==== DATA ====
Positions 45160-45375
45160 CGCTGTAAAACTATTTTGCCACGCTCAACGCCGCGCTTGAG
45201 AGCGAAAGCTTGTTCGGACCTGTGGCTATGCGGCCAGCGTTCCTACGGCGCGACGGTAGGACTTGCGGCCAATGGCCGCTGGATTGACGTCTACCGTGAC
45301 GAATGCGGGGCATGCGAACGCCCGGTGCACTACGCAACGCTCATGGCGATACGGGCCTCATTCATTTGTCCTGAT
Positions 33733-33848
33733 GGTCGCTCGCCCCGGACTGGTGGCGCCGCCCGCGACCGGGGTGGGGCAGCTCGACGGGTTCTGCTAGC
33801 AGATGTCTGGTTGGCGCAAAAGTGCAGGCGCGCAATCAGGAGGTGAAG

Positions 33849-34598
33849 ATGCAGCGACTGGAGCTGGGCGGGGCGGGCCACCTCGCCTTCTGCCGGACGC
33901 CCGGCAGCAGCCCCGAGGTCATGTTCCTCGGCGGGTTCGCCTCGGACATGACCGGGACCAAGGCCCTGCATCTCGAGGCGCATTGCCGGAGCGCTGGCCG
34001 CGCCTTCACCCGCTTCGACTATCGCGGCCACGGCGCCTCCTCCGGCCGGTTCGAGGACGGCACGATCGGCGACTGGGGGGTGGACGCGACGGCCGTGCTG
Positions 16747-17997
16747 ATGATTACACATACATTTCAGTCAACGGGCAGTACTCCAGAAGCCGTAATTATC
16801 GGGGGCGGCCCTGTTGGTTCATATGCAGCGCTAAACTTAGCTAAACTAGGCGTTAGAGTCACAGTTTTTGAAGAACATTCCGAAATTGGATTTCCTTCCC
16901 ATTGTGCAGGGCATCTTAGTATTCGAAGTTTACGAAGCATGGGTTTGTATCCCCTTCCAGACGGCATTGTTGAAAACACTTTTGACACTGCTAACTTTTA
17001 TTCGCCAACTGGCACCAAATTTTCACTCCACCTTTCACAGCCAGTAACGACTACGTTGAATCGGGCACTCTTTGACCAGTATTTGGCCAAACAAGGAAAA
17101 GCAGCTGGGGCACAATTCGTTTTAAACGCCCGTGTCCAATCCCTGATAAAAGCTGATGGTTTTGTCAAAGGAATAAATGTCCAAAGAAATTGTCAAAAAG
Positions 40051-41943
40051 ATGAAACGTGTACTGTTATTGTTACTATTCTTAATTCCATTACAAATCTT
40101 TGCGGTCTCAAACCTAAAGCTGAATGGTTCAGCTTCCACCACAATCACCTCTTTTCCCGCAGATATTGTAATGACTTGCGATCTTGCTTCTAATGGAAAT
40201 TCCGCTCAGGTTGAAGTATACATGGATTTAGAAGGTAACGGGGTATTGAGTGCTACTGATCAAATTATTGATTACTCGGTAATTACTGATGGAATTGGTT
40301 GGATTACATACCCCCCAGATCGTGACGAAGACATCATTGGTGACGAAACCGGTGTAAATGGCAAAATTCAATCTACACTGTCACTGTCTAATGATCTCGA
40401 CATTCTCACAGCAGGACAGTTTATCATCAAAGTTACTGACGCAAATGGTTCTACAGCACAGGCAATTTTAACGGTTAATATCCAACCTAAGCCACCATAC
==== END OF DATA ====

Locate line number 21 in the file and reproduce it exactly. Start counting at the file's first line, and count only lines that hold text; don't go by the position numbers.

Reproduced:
40201 TCCGCTCAGGTTGAAGTATACATGGATTTAGAAGGTAACGGGGTATTGAGTGCTACTGATCAAATTATTGATTACTCGGTAATTACTGATGGAATTGGTT